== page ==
When the Chevy Volt electric car first hit the market a couple of years ago with a built-in gas tank to guard against range anxiety, its manufacturer GM had to wade through a torrent of abuse from the usual suspects. Despite the naysaying, the Volt has been a success and GM has been merrily tooting its own horn with reports of customer satisfaction. Not only that, but GM has succeeded in horning in on Tesla Motors’ latest publicity stunt. On April 3, just one day after Tesla CEO Elon Musk finally released his company’s much-anticipated “really exciting” mystery announcement, GM sent out word that Volt owners with regular access to charging stations were going an impressive 900 miles between fill-ups!
Why Build An EV With A Gas Tank?
When the Volt was first introduced, we got where GM was coming from. The company was counting on customers who wanted an all-American driving experience with a seamless, worry-free transition from gasoline to EV technology, so they designed a car that always runs off an electric drive, regardless of whether the fuel is gasoline from the Volt’s tank or electricity from its battery.
The Volt’s battery range is decent enough for daily commuting and errands but not particularly noteworthy. On the other hand, with the advantage of a built-in gas tank the Volt doesn’t need a high range (and therefore more expensive) battery, which is a major reason why GM can offer the Volt at a lower retail lower price than, say, the Tesla Model S.
GM also recently announced another couple of developments to attract price-conscious car buyers. Knowing that the typical Volt driver does use the gas tank at least occasionally, GM is working on improving the gasoline fuel efficiency of the car in forthcoming models, and rumor has it that the company also may start offering shorter (or longer) battery range options.
Time Is Money
It’s not quite obvious that GM is in a head-to-head showdown with Tesla for claim to the hearts and minds of U.S. EV buyers, but based on their latest announcements, the two companies appear to be going down that road.
Pick apart GM’s latest Volt press release, which features customer testimonials, and you’ll hear a familiar refrain. Nobody is talking about saving the planet or bragging about how far they can go on a single battery charge. What they’re talking about is time and money: how little time they spend waiting around at gas stations, and how much money they save on gas.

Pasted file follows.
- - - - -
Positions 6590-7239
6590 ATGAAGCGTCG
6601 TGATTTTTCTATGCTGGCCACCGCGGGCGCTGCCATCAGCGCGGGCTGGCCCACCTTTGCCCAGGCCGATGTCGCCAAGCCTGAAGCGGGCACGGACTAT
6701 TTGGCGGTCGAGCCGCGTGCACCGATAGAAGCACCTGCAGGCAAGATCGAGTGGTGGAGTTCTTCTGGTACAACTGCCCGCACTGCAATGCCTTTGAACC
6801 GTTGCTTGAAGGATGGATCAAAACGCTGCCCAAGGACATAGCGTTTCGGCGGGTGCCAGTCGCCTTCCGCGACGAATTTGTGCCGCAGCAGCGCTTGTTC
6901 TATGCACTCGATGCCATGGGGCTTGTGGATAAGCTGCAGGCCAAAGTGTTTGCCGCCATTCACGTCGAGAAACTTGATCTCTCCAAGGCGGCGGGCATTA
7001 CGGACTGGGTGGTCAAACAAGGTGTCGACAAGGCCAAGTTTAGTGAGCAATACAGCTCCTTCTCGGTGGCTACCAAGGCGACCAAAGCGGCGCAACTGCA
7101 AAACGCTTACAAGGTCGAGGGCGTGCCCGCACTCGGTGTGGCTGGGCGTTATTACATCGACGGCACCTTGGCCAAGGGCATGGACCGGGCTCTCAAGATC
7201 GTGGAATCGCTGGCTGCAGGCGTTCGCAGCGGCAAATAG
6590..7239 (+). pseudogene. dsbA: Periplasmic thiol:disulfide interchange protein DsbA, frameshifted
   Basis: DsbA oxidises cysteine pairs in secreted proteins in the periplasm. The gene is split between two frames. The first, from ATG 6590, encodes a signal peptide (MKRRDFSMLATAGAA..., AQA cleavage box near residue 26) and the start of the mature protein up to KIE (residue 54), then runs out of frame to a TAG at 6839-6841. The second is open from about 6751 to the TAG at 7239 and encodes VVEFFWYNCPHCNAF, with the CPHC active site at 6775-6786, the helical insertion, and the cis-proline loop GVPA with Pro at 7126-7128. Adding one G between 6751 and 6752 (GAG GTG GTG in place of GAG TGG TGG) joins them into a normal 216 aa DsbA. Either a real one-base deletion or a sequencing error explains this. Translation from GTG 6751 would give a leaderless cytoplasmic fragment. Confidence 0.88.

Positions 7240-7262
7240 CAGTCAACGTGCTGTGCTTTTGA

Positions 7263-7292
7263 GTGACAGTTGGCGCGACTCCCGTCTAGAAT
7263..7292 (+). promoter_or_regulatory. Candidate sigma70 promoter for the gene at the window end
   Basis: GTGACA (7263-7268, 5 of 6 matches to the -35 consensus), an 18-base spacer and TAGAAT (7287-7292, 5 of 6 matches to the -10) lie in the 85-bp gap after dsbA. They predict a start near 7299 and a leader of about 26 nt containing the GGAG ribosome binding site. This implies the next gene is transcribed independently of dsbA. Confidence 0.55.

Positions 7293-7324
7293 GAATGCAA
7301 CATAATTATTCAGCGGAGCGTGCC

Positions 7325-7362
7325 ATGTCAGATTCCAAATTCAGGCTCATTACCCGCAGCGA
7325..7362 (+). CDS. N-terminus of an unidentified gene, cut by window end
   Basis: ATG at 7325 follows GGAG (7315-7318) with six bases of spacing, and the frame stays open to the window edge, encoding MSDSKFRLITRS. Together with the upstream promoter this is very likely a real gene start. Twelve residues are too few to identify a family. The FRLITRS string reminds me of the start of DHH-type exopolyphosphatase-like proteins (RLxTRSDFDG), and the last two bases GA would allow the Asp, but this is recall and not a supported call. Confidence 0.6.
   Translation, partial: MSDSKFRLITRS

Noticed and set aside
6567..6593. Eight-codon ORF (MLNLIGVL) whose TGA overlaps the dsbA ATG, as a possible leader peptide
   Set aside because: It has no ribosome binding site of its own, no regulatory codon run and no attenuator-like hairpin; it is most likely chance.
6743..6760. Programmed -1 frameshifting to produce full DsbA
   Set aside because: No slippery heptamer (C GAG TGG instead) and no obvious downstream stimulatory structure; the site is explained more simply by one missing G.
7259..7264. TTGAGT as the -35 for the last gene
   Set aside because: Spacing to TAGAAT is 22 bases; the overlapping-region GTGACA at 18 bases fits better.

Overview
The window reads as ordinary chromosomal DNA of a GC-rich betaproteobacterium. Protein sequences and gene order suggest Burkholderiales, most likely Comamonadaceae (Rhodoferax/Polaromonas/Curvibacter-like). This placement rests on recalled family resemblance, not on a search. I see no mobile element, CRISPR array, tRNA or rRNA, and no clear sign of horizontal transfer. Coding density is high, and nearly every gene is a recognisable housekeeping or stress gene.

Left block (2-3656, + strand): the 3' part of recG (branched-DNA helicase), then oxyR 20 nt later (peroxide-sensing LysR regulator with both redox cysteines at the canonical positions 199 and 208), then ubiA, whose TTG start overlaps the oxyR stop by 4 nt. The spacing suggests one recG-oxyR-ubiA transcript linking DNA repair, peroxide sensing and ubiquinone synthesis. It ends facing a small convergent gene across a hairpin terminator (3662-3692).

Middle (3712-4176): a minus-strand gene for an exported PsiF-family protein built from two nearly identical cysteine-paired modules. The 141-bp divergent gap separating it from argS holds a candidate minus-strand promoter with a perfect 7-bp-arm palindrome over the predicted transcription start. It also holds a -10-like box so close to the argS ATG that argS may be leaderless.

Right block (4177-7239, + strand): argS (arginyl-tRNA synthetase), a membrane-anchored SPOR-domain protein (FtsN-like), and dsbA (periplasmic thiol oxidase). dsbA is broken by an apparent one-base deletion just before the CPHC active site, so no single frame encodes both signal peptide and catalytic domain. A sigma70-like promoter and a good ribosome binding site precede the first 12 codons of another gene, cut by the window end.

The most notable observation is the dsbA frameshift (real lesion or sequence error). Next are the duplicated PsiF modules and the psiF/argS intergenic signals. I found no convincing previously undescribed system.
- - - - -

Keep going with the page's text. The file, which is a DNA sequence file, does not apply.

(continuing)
Similarly, after all the build-up to this week’s Tesla announcement, it turns out that the big news was all about money: a new financing plan that can effectively eliminate most or all of the down payment for a new Tesla, depending on state and federal incentives.
As for time, if you check out Tesla’s online cost calculator to figure out the “true” cost of owning a Tesla EV, you’ll see that one of the big factors is time.
The calculator asks you to factor in the time you save by using designated lanes during rush hour (where available), and the time you save from not having to wait around at gas stations.
Tesla time is probably a bit different from GM time, as the cost calculator defaults to $100/hour (not clear whether or not that’s before or after taxes and benefits), but you can adjust it to factor in your actual value.
Two Cars For The Price Of One
That brings us around to the big picture of EV affordability.
A while back it seemed that EVs were destined to be the second or third car in a multi-car household, used only for short drives within a local EV charging network.
Nowadays, manufacturers seem much more focused on ensuring that if you can only afford one car, it’s going to be an EV (and if you can afford more, the EV will still be your primary car).
GM expanded the market with the Volt, which is basically a two-in-one EV that can go indefinitely on electricity drive for local trips, and it can also go on an infinite road trip when called upon, at least wherever gas stations can be found.
Tesla seems determined to anticipate an extensive national charging network that will soon far outstrip the current availability of gasoline stations (we totally agree), so its two-in-one solution is a pure EV with a high-range battery.
Another kind of approach is illustrated by BMW, which has been toying with the idea of a stopgap plan that would provide purchasers of its new i3 EV with access to a rental car for out-of-town trips (no word yet on whether or not the rental would be complementary or discounted).
Probably the most intriguing offering comes from Ford, which has partnered with Eaton, SunPower, Whirlpool, Infineon, and smart thermostat pioneer Nest Labs to develop a system for integrating EV ownership into overall household energy use, just like any other large appliance.
The added benefit would be to cut down on electricity bills by charging the EV battery during off-peak hours when rates are cheaper, and then using the stored energy to power the house during peak periods.
Readers please note: I made a slight edit in the first paragraph to help clarify that 900 miles between fill-ups is not the same as 98 MPGe. If you read the thread below, you’ll see that several commenters noticed that the original version seemed to conflate the two. For more details you can check out GM’s press release.
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